Listen, every person who has ever lived, or is living now will have their own “face to face” with God. For the believer we will stand before the, “Judgment Seat of Christ.” Not for sin, thank God Jesus our Great High Priest bore our sin, and as the scapegoat, the second goat on the Day of Atonement, bore them away. The Bema or Judgment Seat will be all about our service, or obedience (or lack thereof) with regard to our assignment in the body of Christ. It is there that we will give account for the deeds done in the body, and receive reward for our labors, or suffer the loss thereof (See Romans 14:10; 2 Cor. 5:10).


When Jesus returns to earth for the second time, He will return not as the Lamb, not as Messiah Ben-Joseph, but as the lion of the tribe of Judah, Messiah Ben-David, the conquering King and eternal Judge! Every person living or who has ever lived outside a redemptive Covenant with God will stand before God for sentencing. There will be no defense, no alibis, and no plea bargaining. The books will be closed, and justice meted out. John the Revelator saw this tragic scene in Revelation 20,


And I saw a great white throne, and him that sat on it, from whose face the earth and the heaven fled away; and there was found no place for them.  And I saw the dead, small and great, stand before God; and the books were opened: and another book was opened, which is the book of life: and the dead were judged out of those things which were written in the books, according to their works. And the sea gave up the dead which were in it; and death and hell delivered up the dead which were in them: and they were judged every man according to their works. And death and hell were cast into the lake of fire. This is the second death. And whosoever was not found written in the book of life was cast into the lake of fire.” [Rev. 20:11 – 15 KJV]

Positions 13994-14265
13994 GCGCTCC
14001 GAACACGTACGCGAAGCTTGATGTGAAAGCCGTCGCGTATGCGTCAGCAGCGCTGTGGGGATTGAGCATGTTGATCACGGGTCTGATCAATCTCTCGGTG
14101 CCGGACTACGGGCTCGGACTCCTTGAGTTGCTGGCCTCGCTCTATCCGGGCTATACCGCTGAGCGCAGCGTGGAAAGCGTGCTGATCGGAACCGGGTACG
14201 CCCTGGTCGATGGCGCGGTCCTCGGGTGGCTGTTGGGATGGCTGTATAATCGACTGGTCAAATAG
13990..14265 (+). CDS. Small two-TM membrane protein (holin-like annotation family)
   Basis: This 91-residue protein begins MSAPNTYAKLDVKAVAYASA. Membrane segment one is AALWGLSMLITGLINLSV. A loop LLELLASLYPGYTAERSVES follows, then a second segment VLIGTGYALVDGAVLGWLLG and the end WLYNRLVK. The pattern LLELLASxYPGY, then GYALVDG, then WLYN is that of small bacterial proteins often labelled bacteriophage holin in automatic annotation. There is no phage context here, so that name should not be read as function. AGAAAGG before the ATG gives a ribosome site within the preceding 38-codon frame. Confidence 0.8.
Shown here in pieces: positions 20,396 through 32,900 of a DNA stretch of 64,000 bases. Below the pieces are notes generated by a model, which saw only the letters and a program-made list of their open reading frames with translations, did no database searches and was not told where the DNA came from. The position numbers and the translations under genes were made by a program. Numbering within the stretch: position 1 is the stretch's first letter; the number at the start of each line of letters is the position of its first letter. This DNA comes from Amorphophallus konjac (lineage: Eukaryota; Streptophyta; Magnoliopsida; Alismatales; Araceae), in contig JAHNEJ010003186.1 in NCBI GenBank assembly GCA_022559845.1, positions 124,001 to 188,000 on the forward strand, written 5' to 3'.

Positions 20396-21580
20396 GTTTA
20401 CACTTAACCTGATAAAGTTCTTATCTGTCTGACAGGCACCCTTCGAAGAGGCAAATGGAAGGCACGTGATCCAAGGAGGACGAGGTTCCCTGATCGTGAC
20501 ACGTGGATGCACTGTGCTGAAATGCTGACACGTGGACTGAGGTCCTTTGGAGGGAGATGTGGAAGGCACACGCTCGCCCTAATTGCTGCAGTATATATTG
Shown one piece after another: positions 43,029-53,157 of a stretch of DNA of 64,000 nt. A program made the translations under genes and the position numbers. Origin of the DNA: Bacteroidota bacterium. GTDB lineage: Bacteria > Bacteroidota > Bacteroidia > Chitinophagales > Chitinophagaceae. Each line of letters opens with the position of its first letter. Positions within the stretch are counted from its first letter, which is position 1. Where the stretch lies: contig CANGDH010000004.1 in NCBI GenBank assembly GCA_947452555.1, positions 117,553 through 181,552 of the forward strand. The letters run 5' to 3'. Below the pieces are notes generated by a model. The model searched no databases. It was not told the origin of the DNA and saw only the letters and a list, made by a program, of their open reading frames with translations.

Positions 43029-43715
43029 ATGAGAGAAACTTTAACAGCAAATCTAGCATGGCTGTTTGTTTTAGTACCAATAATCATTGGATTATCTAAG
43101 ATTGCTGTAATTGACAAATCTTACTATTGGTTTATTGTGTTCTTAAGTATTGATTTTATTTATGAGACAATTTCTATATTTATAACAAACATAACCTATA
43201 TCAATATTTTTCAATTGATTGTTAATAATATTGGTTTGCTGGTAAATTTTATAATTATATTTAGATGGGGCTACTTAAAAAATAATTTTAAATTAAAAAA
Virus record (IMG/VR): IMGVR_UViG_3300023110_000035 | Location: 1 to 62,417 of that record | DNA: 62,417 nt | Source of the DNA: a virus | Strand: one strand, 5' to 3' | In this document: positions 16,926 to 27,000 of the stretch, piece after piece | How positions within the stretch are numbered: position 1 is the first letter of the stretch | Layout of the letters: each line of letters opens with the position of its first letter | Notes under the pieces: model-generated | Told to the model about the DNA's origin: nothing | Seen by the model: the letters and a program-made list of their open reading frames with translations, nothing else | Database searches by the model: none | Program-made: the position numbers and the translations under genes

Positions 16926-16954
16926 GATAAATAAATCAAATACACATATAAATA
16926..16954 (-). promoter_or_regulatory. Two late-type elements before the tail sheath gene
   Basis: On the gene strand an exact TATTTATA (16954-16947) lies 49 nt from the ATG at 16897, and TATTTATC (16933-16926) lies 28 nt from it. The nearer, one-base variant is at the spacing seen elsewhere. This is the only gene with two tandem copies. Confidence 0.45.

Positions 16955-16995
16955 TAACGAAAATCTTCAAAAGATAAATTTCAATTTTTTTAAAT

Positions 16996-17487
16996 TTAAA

There will be a judgment on the nations at this time as well. Matthew describes this in Matthew 25:31 – 46. This judgment will be all about how the nations of the world have treated Israel and the Jewish people. This will determine whether or not a nation has any part in the Kingdom Age, and just what that role will be, or if they will face judgment.


Atonement (Yom Kippur), will be wonderfully fulfilled when Jesus returns to earth to judge the nations and set up His kingdom. There is so much more we could look at here. We didn’t really explore the two goats of Yom Kippur and how Jesus fulfills both types, as well as other aspects of this most solemn day of the Festival schedule. Perhaps we will in a future installment.


  1. Tabernacles – (Sukkot)Leviticus 23:33 – 35


Then the LORD spoke to Moses, saying,  “Speak to the children of Israel, saying: ‘The fifteenth day of this seventh month shall be the Feast of Tabernacles for seven days to the LORD.  “Speak to the children of Israel, saying: ‘The fifteenth day of this seventh month shall be the Feast of Tabernacles for seven days to the LORD.” [Leviticus 23:33 – 35 KJV]


The word, “tabernacles” in verse 34 translates the Hebrew word, sukkah (Soo-kah), and it refers to a thicket, or booth, a crude temporary dwelling. This feast was to remind the children of Israel that they dwelt in temporary shelters when wandering through the wilderness. This was to remind His people that God provided shelter for them in their wilderness years. Each year on sukkot (Tabernacles), devout Jews build little shelters or “booths” outside their houses and worship in them.